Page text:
Moreover, Hattersley suggested that male politicians and planners started wars because they did not sufficiently adhere to a laissez-faire vision of economy and society. In her view, laissez-faire capitalism involved removing the state from as many parts of society as possible, including in foreign affairs. Wars meant higher taxes, crackdowns on civil liberties, and, above all, increased state intervention, something that doctrinaire conservatives like Vera Hattersley opposed. Here, too, we can see the Socred focus on the local church and community as the foundation of society. We might see this as an extension of SC women’s maternalist ideology: right-wing women contrasted the impersonal power of the Canadian federal state and military, centered in Ottawa, against the hearth and home of Western Canadian Prairie towns and churches. Hattersley’s viewpoint reflected that of localists and regionalists in the United States, who argued for a similar focus on the local communities and towns that would be hurt by the rush to war by the federal government. In this way, Canadian rightist women offered opposition to war and imperialism from a laissez-faire and localist, as well as a maternalist, perspective.16

Mrs. J.A. Wyatt, President of the Calgary Council of the SCWA, expressed a somewhat differing view. Wyatt also argued against war, but from a perspective that borrowed from religious sects like the Quakers, Amish, and Mennonites. When commenting on the Cold War, particularly the battle between the Soviet Union and the United States, Wyatt asked, “why do these conditions prevail?” Expressing disdain for the rivalry between the two great powers, she answered: “it is a disregard for God’s commandments.”17 Wyatt expressed disgust at the state of the world, particularly violent conflict among human beings. Her opposition to war came out of a religious ideology, not unlike members of the CCF who subscribed to pacifism and the social gospel. Wyatt asserted that humans needed to return to God and the Bible, which would salve the wounds of the modern world. Wyatt’s vision of an anti-war world was not based on a maternalist ideology or on a belief in laissez-faire individualism but rather on the hope of return to a Biblically-ordered society. SC women’s anti-war activism, then, had a variety of origins, but, in general, we can say that these women opposed war from a rightist perspective. Indeed, the solution to problems found in democratic nations was an intensification of conventional, Western-style democracy and a return to an older, rural and Christian, vision of Canada, when the federal state and, consequently, militarism was weaker.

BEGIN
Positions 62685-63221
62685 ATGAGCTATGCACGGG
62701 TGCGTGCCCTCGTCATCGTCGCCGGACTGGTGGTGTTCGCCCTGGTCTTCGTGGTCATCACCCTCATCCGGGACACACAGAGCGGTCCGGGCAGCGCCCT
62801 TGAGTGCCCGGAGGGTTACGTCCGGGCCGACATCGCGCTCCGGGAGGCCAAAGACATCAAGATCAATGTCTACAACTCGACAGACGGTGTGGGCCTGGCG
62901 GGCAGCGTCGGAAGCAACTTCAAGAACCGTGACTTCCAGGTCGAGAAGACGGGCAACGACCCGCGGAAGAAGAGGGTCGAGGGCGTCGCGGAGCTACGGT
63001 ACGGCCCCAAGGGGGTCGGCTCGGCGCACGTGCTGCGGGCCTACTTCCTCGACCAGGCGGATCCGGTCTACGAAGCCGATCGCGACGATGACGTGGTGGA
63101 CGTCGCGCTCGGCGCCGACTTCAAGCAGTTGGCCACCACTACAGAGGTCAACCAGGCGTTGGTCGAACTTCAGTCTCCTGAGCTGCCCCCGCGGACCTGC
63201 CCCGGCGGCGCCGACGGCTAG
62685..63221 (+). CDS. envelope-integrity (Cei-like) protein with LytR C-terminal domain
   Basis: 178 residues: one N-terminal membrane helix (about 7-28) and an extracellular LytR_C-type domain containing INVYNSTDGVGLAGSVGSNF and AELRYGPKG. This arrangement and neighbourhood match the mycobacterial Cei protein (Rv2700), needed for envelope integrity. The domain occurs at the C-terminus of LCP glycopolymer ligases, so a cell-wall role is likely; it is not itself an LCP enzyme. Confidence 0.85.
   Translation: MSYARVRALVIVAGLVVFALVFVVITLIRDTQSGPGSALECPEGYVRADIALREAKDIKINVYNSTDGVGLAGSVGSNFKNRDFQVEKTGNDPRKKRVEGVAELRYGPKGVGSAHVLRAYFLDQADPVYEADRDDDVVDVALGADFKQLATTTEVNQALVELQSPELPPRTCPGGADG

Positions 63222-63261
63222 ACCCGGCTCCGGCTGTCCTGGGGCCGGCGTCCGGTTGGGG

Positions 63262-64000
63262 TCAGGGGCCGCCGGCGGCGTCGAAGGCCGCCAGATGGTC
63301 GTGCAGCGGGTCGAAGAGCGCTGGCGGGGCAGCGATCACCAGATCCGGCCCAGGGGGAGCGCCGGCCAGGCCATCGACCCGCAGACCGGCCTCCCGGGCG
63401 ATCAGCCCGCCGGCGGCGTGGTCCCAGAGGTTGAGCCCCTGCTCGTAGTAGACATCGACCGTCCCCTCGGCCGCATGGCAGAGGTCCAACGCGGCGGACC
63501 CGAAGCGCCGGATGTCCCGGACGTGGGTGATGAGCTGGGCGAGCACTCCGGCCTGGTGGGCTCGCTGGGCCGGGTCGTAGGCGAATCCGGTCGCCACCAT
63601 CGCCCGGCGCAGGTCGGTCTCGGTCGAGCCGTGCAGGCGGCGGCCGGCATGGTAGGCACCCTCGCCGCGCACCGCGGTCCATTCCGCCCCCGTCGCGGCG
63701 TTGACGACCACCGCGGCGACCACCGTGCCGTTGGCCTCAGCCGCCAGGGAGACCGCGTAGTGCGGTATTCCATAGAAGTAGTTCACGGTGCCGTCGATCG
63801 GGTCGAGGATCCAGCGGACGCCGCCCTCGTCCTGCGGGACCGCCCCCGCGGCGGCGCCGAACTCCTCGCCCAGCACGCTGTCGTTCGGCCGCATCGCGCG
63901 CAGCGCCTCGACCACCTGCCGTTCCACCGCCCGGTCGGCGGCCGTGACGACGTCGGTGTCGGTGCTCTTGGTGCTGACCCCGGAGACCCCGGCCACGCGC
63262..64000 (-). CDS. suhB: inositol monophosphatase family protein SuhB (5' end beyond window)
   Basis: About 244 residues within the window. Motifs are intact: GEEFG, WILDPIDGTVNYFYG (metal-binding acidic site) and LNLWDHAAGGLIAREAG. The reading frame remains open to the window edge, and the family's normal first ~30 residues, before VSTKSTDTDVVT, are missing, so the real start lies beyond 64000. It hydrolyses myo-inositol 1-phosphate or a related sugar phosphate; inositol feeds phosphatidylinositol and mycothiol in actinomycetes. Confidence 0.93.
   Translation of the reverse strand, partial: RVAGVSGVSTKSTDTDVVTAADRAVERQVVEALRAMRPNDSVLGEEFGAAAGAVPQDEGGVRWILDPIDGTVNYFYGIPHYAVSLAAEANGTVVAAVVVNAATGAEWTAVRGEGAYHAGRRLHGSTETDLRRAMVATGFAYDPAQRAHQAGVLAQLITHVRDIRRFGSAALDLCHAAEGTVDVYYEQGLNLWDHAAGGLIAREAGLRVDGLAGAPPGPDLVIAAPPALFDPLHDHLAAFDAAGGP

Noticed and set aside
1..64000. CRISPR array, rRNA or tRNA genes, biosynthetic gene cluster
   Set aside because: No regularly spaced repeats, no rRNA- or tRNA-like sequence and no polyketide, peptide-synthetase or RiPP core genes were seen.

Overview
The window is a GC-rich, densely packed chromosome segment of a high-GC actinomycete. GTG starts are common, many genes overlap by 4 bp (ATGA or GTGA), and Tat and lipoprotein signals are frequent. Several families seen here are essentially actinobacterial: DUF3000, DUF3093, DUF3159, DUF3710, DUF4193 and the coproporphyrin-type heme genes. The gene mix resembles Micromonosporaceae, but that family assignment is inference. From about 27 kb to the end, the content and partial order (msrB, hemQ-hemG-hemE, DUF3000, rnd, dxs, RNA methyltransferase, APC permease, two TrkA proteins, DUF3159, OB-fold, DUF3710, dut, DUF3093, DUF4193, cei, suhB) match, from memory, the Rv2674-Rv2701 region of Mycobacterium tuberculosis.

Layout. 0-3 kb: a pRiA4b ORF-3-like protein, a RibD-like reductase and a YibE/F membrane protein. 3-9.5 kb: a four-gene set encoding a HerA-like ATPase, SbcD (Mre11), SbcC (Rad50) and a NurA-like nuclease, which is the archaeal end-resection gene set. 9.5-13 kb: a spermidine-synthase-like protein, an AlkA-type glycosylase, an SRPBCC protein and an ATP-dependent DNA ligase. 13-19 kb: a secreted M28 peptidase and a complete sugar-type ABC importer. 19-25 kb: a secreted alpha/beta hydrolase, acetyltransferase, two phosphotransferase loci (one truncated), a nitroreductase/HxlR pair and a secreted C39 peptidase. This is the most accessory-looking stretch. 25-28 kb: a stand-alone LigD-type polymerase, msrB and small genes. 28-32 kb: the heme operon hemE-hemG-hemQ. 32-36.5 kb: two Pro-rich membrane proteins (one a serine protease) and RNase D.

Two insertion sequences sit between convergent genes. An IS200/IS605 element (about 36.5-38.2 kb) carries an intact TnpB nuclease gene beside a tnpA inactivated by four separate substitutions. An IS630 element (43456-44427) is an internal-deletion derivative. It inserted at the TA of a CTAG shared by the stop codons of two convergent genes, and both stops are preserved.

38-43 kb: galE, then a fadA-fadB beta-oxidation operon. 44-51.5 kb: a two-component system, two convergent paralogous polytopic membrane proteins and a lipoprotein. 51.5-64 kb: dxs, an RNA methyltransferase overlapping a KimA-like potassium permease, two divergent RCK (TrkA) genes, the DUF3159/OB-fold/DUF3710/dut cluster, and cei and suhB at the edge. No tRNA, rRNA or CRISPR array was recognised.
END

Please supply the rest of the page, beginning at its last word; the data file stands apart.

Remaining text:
Yet, Cornelia Wood and her SC colleagues were not sympathetic toward a peace movement that included socialists and Communists. Social Credit also opposed most mainstream attempts at international cooperation or “peacemaking.” In this light, Wood expressed hostility toward the United Nations and efforts at creating post-war global community, equating these overtures with collectivism and communism.18 In the U.S., a similar situation emerged: anti-communists accused elite supporters of New Deal, “liberal internationalism,”19 and the U.N., like Alger Hiss and Harry Dexter White, of passing on secrets to the Soviets, while “Old Right” conservatives like Senator Robert Taft opposed the U.N., fearing that it would draw the United States into more and more international conflicts.20 Social Credit possessed broadly similar views toward supporters of internationalism. During World War II, American diplomat Clarence Kirschman Streit proposed a federal union between the U.S. and all British Commonwealth nations.

Wood responded that such a situation would take away “sovereign power” from Canada. In keeping with her conspiratorial view of the world, she remarked that the proposal would result in “a large totalitarian state in which all effective power, including armed forces, would be centralized in a financially dominated international authority.” She also dismissed the “Four Freedoms” that Franklin Roosevelt had proposed. Wood asserted that people lacked these freedoms owing to a lack of money caused by the machinations of an international conspiracy, which had a monopoly on the world’s finances. Until the monopoly was broken up, “all talk of the Four Freedoms is idle chatter,” Wood claimed.21